In reply to by jeetee

Wouldn't it be more accurate to say that MuseScore is composition software and designed to support the workflows of modern composition?

In that case, why shouldn't MuseScore support workflows that are generally more common to DAWs if those are common workflows for composers?

Why should there be a line in the sand here regarding notation software vs. DAW?

Shouldn't composition software simply support the needs of a composer, whatever those may be?

In reply to by Daniel

There should be line because we can't do everything (and definitely not all of it at a decent level of quality). A composer needs to e-mail his work as well; but we won't include an e-mail client.

The line is not written in stone, but it is a matter of priorities and main focus.

In reply to by Daniel

Shouldn't composition software simply support the needs of a composer, whatever those may be?

Wait a second... whatever those may be?
Every support feature has to be carefully planned, coded, tested and implemented beforehand.
"Whatever those may be" doesn't just happen.
(That's why this feature request forum exists. Wishes made here can come true.)

On the lighter side (and more extreme) realize that...
...all choices to include features in any software must be made precedently. Hopefully, they are intelligent choices. If not, simply catering to composers' needs - "whatever those may be" - can lead to:

Larger image here:…

Didn't we discuss "provide audio backing, just as does with video" under other threads, one of which I started, and there was dispute over whether it was useful, what the use case was, or whether I could do it by running another app in parallel? Why are we discussing how to do this with drumline and soundfonts and extremely long notes instead of the obvious, what was asked for by the OP (and myself) in the first place (although the OP's use case is much more compelling, i.e., facilitating incremental transcription).

If these explanations of how to fake it with soundfonts, drumlines, and very long notes are worthy of consideration, than the goal itself is implicitly worthy of consideration, and the easiest way to walk from here to there is to put one foot in front of the other, i.e., "import mp3 to play alongside score" as per the title of this thread.

In reply to by [DELETED] 1831606

I'm totally in favor of having a solid solution, but would be happy with any reasonable workaround that does the job.
My use-case: I play a rather boring sounding instrument (drums), and want a backing track to play on ... while seeing the notes that actually need to be played.
Currently I'm using Melodics to learn to play the drums, but that service does not allow to import songs.
That's why I was looking into the musescore. So far: impressed!
Kind regards,

In reply to by maartenvd84

Are we talking about having MuseScore create a score from an mp3? No, it sounds more like have an mp3 play along with a score. Not sure I see the value for learning to play drums. Especially a drum set. Especially if you already to have a score with a drum part. What am I missing?
Or is the score you have only the drum part? If so, where did it come from?
The other way to match playback to your mp3 would be to change the playback tempo. Then you still have to start two things.
No, I seem to remember that making a video seemed to be the best solution that was suggested in that other thread. And not difficult. Really.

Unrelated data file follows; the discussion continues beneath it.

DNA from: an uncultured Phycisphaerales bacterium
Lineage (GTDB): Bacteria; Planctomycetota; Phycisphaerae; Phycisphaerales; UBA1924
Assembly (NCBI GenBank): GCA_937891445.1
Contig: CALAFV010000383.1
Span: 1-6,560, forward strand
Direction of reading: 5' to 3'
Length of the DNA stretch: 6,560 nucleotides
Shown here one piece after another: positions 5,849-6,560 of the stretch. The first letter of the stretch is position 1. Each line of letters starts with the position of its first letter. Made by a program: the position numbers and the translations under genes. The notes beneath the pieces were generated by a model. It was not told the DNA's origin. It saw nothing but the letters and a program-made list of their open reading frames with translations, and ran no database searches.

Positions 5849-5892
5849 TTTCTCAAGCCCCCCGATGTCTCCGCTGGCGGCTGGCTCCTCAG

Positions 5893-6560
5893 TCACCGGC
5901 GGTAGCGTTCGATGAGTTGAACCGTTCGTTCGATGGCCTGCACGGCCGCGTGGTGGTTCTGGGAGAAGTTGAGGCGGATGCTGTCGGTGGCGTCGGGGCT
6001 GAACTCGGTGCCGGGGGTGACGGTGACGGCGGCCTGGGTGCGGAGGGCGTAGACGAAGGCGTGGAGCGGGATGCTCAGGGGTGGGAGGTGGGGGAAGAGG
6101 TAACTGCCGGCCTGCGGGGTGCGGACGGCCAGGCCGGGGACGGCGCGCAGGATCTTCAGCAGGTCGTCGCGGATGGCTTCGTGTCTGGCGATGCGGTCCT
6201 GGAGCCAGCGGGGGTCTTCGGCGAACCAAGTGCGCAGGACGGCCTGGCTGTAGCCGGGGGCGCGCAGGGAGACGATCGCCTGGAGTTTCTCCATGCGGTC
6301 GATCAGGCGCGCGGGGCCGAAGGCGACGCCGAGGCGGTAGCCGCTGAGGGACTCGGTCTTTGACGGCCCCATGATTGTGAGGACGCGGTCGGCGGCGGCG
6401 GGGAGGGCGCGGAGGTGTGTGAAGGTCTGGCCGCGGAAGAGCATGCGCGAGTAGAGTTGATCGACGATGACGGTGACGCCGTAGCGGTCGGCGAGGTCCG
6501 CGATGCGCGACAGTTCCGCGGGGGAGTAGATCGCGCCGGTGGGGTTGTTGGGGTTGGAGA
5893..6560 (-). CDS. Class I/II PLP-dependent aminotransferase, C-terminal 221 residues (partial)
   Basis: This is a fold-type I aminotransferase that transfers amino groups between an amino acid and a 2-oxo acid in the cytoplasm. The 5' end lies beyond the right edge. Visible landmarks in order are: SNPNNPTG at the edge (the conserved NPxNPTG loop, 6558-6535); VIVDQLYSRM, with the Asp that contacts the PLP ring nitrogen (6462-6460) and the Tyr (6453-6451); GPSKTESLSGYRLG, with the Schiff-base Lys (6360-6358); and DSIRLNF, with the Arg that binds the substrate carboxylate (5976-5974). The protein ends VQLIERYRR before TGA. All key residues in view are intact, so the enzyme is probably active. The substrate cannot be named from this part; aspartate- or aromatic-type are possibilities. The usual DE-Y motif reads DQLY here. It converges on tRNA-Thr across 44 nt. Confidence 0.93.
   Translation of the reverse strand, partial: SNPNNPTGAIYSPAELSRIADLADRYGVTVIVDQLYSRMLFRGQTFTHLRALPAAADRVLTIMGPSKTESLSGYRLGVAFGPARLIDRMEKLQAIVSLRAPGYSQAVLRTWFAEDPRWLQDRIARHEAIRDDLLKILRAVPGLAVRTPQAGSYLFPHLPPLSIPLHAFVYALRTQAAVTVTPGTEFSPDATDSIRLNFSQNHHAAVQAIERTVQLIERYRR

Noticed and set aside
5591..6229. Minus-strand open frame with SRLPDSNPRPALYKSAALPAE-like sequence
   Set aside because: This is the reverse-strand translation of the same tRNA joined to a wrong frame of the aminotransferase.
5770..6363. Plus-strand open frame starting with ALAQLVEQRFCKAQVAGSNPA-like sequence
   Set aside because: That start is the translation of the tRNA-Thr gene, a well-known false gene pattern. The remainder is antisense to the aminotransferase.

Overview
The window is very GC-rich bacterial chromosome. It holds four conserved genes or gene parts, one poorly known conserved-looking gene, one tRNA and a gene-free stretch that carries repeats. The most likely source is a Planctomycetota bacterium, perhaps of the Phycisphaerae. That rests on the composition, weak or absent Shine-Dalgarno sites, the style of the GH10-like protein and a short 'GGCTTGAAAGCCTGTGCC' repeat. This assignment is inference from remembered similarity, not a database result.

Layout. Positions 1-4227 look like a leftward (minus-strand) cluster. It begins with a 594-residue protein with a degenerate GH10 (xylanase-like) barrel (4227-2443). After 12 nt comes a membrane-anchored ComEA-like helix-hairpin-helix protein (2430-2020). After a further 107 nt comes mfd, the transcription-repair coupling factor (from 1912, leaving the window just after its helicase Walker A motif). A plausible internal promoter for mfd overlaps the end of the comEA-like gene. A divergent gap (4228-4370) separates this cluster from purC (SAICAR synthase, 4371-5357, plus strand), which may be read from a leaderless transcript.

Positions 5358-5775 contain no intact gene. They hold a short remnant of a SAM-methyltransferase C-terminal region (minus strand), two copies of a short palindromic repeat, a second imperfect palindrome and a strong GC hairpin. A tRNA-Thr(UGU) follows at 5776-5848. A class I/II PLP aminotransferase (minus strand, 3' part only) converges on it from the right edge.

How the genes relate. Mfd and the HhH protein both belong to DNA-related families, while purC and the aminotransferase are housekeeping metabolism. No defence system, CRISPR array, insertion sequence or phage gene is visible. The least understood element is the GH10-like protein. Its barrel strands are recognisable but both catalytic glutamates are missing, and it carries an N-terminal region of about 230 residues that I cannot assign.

In reply to by bobjp

No, no, no, and no (in answer to your questions). This is about being able to have a pre-created sound track provide the sound for a score in the desktop application the exact way it does on the site, where you can select a given measure and hear it from there, but without the use of YouTube, video, or any web site at all. This has zero to do with drums. The most obvious use is debugging by-ear transcriptions. The second most obvious use is to debug composite audios intended to be posted to the site via the YouTube kludge.

In reply to by bobjp

I think we're on the same page; let me just state for the record that by "transcription", here, I mean the process of trying to write down a score by listening to it, a completely manual process I used to do with cassette tape....which would be 1000 times easier if you could associate measures and audio position ...

In reply to by [DELETED] 1831606

This is an old thread, but I'd like to put my vote in for this feature too. My use case is that I am an arranger that does a lot of work adding instruments to existing recordings, for example horn parts to a pop song. So I want to hear the Musescore playback along with the original song I'm adding to. My current system for doing this involves playing the original from my DAW (Reaper), then starting Musescore playback at the same place in the score, hitting play at just the right time, including compensating for the lag in Musescore starting playback. So needless to say, it is a pretty cumbersome and error prone process! Adjust the start location in 2 different pieces of software, start one a bar early, switch to the other and start it at the appropriate time to sync everything up, ....
If Musescore could just play an MP3 or wave file along with its playback, starting it at time 0, that would be a great help to my workflow! (Finale, Sibelious, and others do offer this feature, though I realize they are paid vs. free software.)
The work-arounds suggested here have the fatal flaw that they only work if you start at the beginning of the song. That is obviously a non-starter (pun intended) for me since I need to preview the song at aribtrary locations without sitting through minutes waiting for it to happen.

In reply to by jeetee

I agree it should, but my experience with JACK is awful. I have spent hours trying to make it work. There doesn't seem to be anything in the handbook on any detailed set up either. If there is, I certainly stand corrected. I only found one tutorial on the JACK set up, and still no luck. Really messes with the workflow not to be able to sync with a DAW.

In reply to by jon_harris7

I would just like to add one more voice for this feature!
Quite often I was in a situation where I need to arrange song that is originally written for piano, for guitar. At the moment, I use some mp3 player, play a few bars and then write them down once I figure out on the guitar how to play it. But, unfortunately I'm not able to play back those bars in-sync with the mp3.